editor's blog
Subscribe Now

Sensor Platforms Acquired

We’ve spent a lot of time on sensor fusion here, and there are three players that routinely come up: Hillcrest Labs, Movea, and Sensor Platforms. Frankly, the first two have featured somewhat more prominently because they do more selling of “shrink-wrapped” product (for lack of a better word), while Sensor Platforms has tended to play closer to the vest, working with specific clients to integrate their algorithms. We did see them in QuickLogic’s FPGA sensor hub solution.

This week, they signed papers with Audience that will make them a part of Audience. If you’re not familiar with Audience (as I wasn’t), you might wonder what the heck is going on here. And if you’re a Sensor Platforms customer, you might wonder what this all means for you. Let’s address both of those.

First off, Audience makes chips that help your cell phone (or whatever) acquire the capacity for the “cocktail party” effect. In essence, they make chips that computationally implement what’s referred to as “Auditory Scene Analysis” (if you can handle the mixed metaphor of an auditory scene). This is the process by which our brains take all of the sounds we hear simultaneously – which are nothing but mixes of longitudinal air waves with complex harmonic content – and somehow figures out how to segregate the sounds, assigns them to sources, and, critically, lets us focus on one set over another even when both sets have inputs at the same frequencies.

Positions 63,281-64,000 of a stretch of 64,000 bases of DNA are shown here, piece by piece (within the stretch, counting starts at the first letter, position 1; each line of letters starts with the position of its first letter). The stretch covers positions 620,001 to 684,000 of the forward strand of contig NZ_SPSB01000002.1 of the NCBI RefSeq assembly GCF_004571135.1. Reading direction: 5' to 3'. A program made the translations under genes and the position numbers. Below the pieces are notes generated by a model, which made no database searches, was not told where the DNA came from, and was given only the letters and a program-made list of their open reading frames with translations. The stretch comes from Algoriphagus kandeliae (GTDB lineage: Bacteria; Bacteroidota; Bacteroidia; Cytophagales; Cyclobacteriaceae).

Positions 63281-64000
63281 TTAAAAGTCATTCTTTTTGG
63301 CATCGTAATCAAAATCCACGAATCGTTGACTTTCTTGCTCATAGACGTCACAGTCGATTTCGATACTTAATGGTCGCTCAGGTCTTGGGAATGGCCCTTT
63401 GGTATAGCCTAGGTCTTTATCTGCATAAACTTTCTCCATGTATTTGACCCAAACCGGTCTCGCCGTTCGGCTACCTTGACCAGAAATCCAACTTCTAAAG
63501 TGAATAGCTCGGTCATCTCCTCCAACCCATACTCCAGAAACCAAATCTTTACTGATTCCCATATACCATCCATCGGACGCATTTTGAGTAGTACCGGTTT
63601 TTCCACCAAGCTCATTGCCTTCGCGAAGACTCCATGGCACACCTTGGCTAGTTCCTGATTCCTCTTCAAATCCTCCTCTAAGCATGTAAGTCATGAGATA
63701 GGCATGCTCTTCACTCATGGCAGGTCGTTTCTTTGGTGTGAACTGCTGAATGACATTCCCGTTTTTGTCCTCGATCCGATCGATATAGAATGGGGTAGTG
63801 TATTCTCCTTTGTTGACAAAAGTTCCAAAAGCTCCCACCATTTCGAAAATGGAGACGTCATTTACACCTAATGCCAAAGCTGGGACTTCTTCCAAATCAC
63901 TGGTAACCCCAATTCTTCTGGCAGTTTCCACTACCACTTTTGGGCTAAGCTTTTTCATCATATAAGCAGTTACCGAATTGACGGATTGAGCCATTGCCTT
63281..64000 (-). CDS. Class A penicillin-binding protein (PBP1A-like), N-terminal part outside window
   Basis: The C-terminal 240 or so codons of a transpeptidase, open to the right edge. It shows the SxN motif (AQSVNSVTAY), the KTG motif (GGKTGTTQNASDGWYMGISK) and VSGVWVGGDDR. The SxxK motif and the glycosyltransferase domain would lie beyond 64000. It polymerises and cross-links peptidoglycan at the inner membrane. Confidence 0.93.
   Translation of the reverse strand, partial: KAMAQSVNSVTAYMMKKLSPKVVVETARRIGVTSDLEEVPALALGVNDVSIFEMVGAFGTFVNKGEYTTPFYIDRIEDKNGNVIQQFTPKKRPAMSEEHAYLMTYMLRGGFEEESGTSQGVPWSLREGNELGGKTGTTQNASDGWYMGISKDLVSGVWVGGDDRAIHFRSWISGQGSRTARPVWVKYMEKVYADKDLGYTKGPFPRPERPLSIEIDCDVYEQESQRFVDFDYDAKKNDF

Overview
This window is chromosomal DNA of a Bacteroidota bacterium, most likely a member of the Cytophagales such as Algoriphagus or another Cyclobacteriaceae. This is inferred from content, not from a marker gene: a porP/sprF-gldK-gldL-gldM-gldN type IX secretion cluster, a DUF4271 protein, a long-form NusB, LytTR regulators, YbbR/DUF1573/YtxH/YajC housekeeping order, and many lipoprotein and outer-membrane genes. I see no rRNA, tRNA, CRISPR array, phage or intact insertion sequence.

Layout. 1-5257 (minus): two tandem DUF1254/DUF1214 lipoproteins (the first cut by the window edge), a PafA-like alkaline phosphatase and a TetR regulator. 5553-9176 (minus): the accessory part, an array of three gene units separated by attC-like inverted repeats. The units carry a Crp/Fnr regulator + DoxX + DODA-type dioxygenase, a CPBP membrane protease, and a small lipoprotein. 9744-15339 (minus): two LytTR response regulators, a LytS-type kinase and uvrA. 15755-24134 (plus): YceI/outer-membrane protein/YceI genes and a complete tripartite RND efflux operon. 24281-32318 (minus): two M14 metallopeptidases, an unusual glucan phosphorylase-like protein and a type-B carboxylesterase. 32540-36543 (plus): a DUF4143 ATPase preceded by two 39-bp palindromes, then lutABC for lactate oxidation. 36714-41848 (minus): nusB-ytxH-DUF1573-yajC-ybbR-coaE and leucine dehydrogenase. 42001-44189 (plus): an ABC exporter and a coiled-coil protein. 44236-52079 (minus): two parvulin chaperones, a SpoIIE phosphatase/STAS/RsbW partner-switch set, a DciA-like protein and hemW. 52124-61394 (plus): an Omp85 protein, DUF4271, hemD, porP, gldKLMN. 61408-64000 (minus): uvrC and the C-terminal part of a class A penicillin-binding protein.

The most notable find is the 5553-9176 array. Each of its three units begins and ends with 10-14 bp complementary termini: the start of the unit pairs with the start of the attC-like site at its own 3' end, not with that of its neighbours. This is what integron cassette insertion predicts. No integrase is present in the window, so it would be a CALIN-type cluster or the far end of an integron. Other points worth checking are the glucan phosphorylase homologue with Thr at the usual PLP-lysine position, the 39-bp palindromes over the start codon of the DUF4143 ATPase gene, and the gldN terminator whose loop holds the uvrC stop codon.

This is the essence of the cocktail party effect, where dozens of conversations are going on simultaneously, all with voices in more or less the same range, and yet we can concentrate on one conversation without having it get jumbled up by the other conversations. Cell phones aren’t good at this, amplifying the voice as well as nearby traffic, that squalling brat, and that damn parakeet in the background.

You might think of the auditory scene as the set of other clues and cues that the brain uses – which these days would probably be called “context.” And if you’ve seen Sensor Platforms’ CTO Kevin Shaw speak, you know that they’re all about context. It’s the next big prize after simple sensor fusion. And apparently they’ve been working with Audience on algorithms. At which point Audience decided they liked the technology and ponied up some cash to own it.

So what does this mean for Sensor Platforms’ business and customers? In their conference call, Audience said that they’ll continue to service existing customers and contracts. Going forward, it sounds like they plan a dual strategy: continue selling the software algorithms while also working them into their chipsets.

There are certain businesses – military and medical were mentioned as examples – where they see the possibility of adding value, but they don’t plan to develop hardware. So they can service these markets with software.

For those markets they do serve with hardware, they see themselves having a power advantage because they have hardware accelerators for much of what they do – and it turns out that there was a big overlap between the accelerators they already have and those that would be needed to implement the Sensor Platforms algorithms.